¶4.  Comments by Experts: 
 
-- A Positive Signal to the United States that Latvia is willing to 
"help" 
In an interview with the U.S. based publication, Politico, the 
Latvian Ambassador to the United States said that the decision was 
made in order to "send a signal that Latvia supports the decision to 
close the base" and to "help the administration of President Obama 
to deal with this complicated issue."  According to a Former 
Director of the Latvian Foreign Policy Institute, Atis Leijins, the 
move "represents the country's readiness to help the United States" 
after the United States has provided "assistance to Latvia" for many 
years.  Likewise, former Latvian Ambassador to the United States 
Ojars Kalnins told the national news agency LETA that Latvia "and 
other European countries are trying to help the Americans." 
 
-- Commitment to the European Union 
University of Latvia political scientist Zhaneta Ozolina told the 
online portal Delfi that since the "EU criticized human rights 
violations at Guantanamo prison," Latvia and other EU Member States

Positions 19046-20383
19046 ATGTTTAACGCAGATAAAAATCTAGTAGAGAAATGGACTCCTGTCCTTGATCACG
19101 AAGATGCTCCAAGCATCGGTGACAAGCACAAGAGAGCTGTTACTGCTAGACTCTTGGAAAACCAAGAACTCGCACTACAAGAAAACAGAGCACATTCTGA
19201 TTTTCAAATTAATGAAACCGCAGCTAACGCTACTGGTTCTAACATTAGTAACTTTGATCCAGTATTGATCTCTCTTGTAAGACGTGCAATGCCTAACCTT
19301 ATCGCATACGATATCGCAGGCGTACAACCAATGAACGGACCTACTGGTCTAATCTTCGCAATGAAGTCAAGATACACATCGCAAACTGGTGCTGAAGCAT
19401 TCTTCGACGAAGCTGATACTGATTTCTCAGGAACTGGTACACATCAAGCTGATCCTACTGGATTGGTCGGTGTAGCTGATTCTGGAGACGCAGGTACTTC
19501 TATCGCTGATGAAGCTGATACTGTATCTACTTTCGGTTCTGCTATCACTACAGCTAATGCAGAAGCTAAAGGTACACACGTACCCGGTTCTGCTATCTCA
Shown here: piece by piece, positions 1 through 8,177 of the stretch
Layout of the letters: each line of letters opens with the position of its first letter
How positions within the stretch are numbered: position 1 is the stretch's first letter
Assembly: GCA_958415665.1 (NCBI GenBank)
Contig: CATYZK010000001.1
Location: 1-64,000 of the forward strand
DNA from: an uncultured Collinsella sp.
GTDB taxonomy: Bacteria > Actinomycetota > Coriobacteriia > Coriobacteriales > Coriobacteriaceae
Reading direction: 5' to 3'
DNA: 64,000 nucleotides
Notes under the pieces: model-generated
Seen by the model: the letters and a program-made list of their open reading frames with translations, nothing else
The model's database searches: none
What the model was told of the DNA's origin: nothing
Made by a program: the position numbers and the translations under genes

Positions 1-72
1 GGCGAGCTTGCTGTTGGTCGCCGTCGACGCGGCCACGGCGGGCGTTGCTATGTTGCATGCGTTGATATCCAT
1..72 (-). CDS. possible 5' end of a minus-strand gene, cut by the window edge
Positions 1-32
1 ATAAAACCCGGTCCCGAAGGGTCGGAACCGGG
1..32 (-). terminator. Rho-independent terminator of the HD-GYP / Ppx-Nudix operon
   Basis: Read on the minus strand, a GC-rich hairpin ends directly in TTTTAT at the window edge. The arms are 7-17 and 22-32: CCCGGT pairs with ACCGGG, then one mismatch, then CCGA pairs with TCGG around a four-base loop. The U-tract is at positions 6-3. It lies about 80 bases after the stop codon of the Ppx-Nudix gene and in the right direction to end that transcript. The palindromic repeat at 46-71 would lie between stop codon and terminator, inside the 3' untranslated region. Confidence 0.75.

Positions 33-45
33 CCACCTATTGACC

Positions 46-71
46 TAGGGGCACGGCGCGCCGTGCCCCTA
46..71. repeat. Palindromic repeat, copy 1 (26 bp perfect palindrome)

"should take some responsibility."  Former Foreign Minister and 
current Parliamentarian Artis Pabriks told the portal that Latvia 
had to be prepared to take such a step, "if we have already 
supported a common EU position."  Political Scientist Daina Bleiere 
 
RIGA 00000060  002.2 OF 002 
 
 
believes that the move reflects "international solidarity and 
support of the U.S. administration's efforts to prevent human rights 
violations occurring at Guantanamo prison." 
 
-- Implications for National Security 
Ozolina noted that while the detainee's connection to terrorism has 
not been proven, his admission to Latvia will "create a new and 
complex situation."  The detainee's presence will force people to 
"wake up and think about security," said Leijins.  According to 
Bleire, if no evidence of the individual's involvement in terrorism 
has been found in five years, there should be no "negative effect on 
national security." 
 
GARBER